from buying large-format printers and printing everything out on 11″x17″ paper, to long email threads in Outlook; running WebEx conferences to making PDF bookmarks.

Despite the variations in workflow, most of them agree that 2 of the most important factors in finding errors are:

  • How thorough you are
  • How experienced you are

We know everyone is crunched for time and usually isn’t as meticulous as they’d like to be. We also know that gaining experience often comes from mistakes: making them yourself or learning from the ones your colleagues have made.

If you’re new to reviewing schematic (or have simply been neglecting it), here are some general guidelines to help you become an effective reviewer.

    1. Read the datasheet of each component! It sounds so obvious, right? You’d be surprised at how many reviewers skip this. This is one of the most valuable things you can do. Read the datasheet, understand how the part functions, how each pin should be connected, and then check the schematic. With practice you’ll become an expert at reading datasheets quickly and figuring out which parts are important for schematic review. It’s not as daunting (or time-consuming) as you might think.
    2. Collect all the supplemental documentation on the vendor’s site. Look for reference designs, evaluation boards, application notes, layout guidelines, etc. Then quickly compare your schematic against each of these documents. Any differences might signal a mistake. This is a fast way to check connectivity with confidence.
    3. Leverage the vendor’s field application engineers. FAEs are often very knowledgeable on how their vendor’s components can be used in a design. Send them your schematic and they’ll be happy to review it for you. They often have their own internal checklist for this purpose.
    4. Create a culture of asking questions. Why is this connected this way? Why did you choose this part? How do you plan on dealing with X? When someone verbally walks through something, it often triggers important things that they hadn’t considered before. You’ve probably experienced this phenomenon yourself. There’s a ton of value in not only knowing the answer, but in this associative way of thinking.
    5. Share “lessons learned” with each other. Create a communal list of errors you’ve found on previous boards. Review this list before looking at a schematic (or designing one from scratch!) to remind yourself of things to watch out for. Have your senior engineers get this list started.
    6. Review the schematic in small chunks as it’s being designed. Many engineers don’t have the time to be thorough when faced with a giant schematic. It can be a daunting and a stressful process. Instead, consider sending out a small piece of the schematic every few days during the design process. This way reviewers are only faced with one circuit or component. It’s not only more manageable, but also an enjoyable way for engineers to familiarize themselves with the overall design as it comes together. They’ll be much more prepared for the big review at the end.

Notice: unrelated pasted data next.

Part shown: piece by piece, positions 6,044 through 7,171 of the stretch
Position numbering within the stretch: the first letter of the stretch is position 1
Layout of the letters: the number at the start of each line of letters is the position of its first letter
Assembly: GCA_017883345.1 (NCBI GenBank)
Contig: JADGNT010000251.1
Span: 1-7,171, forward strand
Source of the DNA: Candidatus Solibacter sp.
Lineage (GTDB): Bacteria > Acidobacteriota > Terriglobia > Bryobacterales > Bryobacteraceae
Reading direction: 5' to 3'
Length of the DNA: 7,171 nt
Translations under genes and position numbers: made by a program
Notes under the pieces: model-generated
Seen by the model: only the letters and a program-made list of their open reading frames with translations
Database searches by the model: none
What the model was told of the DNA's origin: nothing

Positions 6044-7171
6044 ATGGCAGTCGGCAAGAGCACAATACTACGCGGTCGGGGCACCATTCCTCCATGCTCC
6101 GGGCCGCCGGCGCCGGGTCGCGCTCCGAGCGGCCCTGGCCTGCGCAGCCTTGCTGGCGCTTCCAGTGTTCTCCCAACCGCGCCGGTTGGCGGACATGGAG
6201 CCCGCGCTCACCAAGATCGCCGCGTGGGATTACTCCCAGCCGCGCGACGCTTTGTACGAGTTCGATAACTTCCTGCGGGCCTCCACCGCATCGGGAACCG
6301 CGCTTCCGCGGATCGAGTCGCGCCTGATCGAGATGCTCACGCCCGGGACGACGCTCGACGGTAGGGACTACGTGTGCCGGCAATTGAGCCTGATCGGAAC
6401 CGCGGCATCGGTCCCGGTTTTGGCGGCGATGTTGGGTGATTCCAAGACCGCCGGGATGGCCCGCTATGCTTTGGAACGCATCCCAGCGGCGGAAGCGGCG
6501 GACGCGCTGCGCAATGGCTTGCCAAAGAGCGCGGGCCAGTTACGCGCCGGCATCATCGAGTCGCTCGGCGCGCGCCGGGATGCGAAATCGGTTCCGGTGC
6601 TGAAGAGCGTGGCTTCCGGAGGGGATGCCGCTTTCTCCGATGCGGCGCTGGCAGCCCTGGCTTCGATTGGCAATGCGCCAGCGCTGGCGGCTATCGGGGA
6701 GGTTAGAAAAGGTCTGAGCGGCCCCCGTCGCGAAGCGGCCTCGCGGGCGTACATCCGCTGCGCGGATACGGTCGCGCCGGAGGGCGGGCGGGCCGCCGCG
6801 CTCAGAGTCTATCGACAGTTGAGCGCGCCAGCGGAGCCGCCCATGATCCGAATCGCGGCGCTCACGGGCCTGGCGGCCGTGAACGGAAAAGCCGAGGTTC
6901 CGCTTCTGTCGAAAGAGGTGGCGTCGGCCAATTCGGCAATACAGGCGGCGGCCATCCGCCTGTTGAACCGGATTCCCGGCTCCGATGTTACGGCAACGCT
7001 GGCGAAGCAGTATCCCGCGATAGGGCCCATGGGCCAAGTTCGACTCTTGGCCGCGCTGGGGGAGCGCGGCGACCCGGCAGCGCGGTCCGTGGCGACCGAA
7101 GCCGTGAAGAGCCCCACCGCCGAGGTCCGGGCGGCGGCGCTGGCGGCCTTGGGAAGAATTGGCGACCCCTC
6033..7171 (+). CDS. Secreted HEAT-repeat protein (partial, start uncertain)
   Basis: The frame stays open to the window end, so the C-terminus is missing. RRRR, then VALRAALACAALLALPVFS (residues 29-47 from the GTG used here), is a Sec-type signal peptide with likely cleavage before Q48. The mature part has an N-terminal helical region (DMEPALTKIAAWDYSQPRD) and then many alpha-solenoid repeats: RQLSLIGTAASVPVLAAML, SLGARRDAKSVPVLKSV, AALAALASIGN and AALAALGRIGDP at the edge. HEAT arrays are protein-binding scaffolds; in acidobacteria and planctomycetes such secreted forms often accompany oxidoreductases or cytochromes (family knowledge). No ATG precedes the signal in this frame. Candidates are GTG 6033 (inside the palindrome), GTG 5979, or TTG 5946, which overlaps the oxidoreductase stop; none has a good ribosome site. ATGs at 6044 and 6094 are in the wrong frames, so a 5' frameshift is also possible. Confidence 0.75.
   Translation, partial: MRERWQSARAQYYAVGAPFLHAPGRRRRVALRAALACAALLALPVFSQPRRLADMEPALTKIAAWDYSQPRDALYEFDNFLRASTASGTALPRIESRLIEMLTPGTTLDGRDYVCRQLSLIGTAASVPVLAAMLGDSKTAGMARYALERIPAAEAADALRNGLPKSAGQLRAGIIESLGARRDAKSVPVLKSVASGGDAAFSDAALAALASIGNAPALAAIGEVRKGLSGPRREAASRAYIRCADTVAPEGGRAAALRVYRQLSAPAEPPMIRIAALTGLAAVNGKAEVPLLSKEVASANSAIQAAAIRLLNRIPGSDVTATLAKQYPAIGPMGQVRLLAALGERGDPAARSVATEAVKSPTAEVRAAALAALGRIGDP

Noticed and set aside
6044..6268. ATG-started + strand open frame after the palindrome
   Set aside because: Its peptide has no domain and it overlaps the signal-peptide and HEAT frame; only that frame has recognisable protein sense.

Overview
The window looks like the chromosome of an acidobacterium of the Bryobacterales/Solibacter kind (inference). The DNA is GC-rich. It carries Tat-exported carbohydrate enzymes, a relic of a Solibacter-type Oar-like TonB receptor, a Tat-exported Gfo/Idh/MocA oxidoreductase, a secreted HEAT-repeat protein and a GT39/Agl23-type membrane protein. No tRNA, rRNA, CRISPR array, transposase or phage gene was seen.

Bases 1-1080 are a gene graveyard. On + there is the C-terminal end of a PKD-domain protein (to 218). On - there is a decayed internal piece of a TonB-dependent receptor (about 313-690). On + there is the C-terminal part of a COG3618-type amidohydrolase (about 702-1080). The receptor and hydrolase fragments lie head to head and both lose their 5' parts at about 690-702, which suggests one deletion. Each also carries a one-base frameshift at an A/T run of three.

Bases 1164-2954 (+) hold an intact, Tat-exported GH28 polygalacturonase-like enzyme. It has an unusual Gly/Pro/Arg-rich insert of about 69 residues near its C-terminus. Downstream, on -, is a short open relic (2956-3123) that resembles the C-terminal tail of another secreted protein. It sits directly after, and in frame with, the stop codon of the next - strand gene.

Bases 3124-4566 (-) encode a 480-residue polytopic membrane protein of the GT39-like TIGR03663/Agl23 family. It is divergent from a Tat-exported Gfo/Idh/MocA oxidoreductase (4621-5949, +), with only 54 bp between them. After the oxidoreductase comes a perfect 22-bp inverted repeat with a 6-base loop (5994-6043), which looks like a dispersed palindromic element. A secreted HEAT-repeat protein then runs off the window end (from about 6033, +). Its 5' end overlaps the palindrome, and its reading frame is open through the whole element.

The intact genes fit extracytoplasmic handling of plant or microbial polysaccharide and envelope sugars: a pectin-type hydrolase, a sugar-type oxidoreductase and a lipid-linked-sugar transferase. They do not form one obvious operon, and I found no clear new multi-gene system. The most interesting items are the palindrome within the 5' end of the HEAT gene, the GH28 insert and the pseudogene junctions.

While some of these guidelines might seem obvious and basic, it’s important to build on a good foundation of reviewing schematics. There are simply no shortcuts. Once you incorporate these steps into your work and process, it will be loads easier (and faster) to prevent errors from actually becoming a problem.

Stay tuned for a checklist of specific circuit errors to watch out for.

5 Steps to Smooth Price Quoting With a Contract Manufacturer

smooth-price-quoting

You have an idea. You make a prototype at home on your bench. Crowdfunding is an astonishing success. Now you need thousands of identical widgets. The scale is beyond your home bench and it is time to manufacture on a larger scale. What now?

In the world of contract manufacturing, we rely on automation. Robots, glorious robots, perform most of our tasks. This is accomplished both with physical machines transferring, placing, and soldering parts, as well as with scripts processing data sets. The goal of automation is to reduce the opportunities for error. This begins with the quoting process, which it is important to understand.

For a board containing surface-mount and through-hole parts, the following items are needed to produce an assembly:

  1. Gerber file
  2. PCB fab file
  3. XY placement file
  4. Bill of material
  5. Requirements (sometimes on an assembly drawing)

Since all of these items are needed to manufacture, try to provide this information up front at the time of quoting. Missing information will result in delay, production errors, or a change in cost. Due to the nature of development, it is understandable that you might not have all of these items available. If so provide as much information as you can.

The world of contract manufacturing currently has no accepted standard for how these files are packaged; an unfortunate state. However, while everyone does it different, in the end, we all need the same things. If possible, wrap it up in a tidy zip file and forward it via email or through your favorite cloud storage solution.